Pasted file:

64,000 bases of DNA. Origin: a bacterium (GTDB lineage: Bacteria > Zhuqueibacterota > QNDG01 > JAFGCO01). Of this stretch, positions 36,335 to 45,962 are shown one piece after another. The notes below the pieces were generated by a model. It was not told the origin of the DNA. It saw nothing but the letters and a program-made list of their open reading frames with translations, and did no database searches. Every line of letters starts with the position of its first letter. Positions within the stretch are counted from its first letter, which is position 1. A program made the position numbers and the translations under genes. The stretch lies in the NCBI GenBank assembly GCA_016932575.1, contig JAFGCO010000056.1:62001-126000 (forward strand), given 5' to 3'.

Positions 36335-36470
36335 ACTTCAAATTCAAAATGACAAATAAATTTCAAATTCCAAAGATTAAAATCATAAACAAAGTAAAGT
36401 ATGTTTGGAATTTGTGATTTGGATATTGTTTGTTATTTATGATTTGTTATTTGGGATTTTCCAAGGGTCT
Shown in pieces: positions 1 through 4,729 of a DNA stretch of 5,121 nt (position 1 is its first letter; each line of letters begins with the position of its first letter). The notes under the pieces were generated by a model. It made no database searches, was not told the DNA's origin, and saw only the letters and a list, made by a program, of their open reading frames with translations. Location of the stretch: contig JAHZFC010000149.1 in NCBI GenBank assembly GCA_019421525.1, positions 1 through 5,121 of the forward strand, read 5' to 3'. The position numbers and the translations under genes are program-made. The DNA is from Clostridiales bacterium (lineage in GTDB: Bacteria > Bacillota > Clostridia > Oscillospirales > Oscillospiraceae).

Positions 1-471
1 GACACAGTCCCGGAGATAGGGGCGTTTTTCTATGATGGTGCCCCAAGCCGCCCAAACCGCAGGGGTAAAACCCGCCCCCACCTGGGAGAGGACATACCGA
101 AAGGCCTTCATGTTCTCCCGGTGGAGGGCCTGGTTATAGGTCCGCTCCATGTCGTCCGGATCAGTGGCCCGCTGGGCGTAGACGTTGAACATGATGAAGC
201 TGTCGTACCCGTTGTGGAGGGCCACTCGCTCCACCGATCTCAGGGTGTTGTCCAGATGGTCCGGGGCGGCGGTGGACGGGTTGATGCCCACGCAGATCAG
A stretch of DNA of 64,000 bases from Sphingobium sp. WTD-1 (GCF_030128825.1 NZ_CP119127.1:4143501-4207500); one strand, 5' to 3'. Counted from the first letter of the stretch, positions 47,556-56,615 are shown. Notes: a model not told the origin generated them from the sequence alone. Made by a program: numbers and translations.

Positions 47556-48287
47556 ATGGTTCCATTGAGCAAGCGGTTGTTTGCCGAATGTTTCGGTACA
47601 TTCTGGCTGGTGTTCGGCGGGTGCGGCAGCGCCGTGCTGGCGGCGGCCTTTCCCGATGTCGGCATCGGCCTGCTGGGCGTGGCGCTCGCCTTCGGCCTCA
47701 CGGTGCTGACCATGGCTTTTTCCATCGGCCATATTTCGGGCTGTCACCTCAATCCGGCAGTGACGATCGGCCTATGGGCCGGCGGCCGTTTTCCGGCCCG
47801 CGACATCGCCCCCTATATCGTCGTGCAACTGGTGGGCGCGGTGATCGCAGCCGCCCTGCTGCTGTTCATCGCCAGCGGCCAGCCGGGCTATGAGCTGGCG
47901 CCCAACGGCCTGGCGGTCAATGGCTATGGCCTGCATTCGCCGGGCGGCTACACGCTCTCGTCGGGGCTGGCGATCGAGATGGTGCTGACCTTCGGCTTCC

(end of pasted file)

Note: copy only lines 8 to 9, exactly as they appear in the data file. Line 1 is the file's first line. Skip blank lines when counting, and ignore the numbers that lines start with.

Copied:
101 AAGGCCTTCATGTTCTCCCGGTGGAGGGCCTGGTTATAGGTCCGCTCCATGTCGTCCGGATCAGTGGCCCGCTGGGCGTAGACGTTGAACATGATGAAGC
201 TGTCGTACCCGTTGTGGAGGGCCACTCGCTCCACCGATCTCAGGGTGTTGTCCAGATGGTCCGGGGCGGCGGTGGACGGGTTGATGCCCACGCAGATCAG